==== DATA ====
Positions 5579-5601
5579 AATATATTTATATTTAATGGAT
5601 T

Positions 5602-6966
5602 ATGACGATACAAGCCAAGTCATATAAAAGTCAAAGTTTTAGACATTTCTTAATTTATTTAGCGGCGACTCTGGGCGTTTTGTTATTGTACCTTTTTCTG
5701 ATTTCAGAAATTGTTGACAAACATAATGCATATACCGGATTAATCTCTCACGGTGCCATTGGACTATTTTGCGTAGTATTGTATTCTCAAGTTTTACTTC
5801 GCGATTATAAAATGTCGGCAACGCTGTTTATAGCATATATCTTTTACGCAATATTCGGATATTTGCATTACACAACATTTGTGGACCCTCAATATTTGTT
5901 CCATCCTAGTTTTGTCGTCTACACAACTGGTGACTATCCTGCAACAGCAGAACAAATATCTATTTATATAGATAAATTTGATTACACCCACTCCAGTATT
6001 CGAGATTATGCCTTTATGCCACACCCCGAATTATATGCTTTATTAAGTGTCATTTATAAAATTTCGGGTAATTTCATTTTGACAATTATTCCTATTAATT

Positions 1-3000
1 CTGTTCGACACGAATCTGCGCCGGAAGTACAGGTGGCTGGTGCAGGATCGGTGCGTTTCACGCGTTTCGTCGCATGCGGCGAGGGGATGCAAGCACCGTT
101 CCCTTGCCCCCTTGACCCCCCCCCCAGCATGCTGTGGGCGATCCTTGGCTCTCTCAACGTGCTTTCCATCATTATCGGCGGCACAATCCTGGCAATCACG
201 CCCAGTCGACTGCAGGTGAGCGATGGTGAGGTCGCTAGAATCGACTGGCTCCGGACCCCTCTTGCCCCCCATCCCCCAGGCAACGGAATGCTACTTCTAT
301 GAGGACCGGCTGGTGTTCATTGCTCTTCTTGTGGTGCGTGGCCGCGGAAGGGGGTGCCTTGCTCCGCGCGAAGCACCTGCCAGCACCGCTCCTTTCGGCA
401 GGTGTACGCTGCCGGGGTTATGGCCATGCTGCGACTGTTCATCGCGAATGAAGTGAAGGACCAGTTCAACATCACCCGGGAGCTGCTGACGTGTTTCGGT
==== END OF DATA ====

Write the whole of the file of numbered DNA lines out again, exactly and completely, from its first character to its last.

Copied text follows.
Positions 5579-5601
5579 AATATATTTATATTTAATGGAT
5601 T

Positions 5602-6966
5602 ATGACGATACAAGCCAAGTCATATAAAAGTCAAAGTTTTAGACATTTCTTAATTTATTTAGCGGCGACTCTGGGCGTTTTGTTATTGTACCTTTTTCTG
5701 ATTTCAGAAATTGTTGACAAACATAATGCATATACCGGATTAATCTCTCACGGTGCCATTGGACTATTTTGCGTAGTATTGTATTCTCAAGTTTTACTTC
5801 GCGATTATAAAATGTCGGCAACGCTGTTTATAGCATATATCTTTTACGCAATATTCGGATATTTGCATTACACAACATTTGTGGACCCTCAATATTTGTT
5901 CCATCCTAGTTTTGTCGTCTACACAACTGGTGACTATCCTGCAACAGCAGAACAAATATCTATTTATATAGATAAATTTGATTACACCCACTCCAGTATT
6001 CGAGATTATGCCTTTATGCCACACCCCGAATTATATGCTTTATTAAGTGTCATTTATAAAATTTCGGGTAATTTCATTTTGACAATTATTCCTATTAATT

Positions 1-3000
1 CTGTTCGACACGAATCTGCGCCGGAAGTACAGGTGGCTGGTGCAGGATCGGTGCGTTTCACGCGTTTCGTCGCATGCGGCGAGGGGATGCAAGCACCGTT
101 CCCTTGCCCCCTTGACCCCCCCCCCAGCATGCTGTGGGCGATCCTTGGCTCTCTCAACGTGCTTTCCATCATTATCGGCGGCACAATCCTGGCAATCACG
201 CCCAGTCGACTGCAGGTGAGCGATGGTGAGGTCGCTAGAATCGACTGGCTCCGGACCCCTCTTGCCCCCCATCCCCCAGGCAACGGAATGCTACTTCTAT
301 GAGGACCGGCTGGTGTTCATTGCTCTTCTTGTGGTGCGTGGCCGCGGAAGGGGGTGCCTTGCTCCGCGCGAAGCACCTGCCAGCACCGCTCCTTTCGGCA
401 GGTGTACGCTGCCGGGGTTATGGCCATGCTGCGACTGTTCATCGCGAATGAAGTGAAGGACCAGTTCAACATCACCCGGGAGCTGCTGACGTGTTTCGGT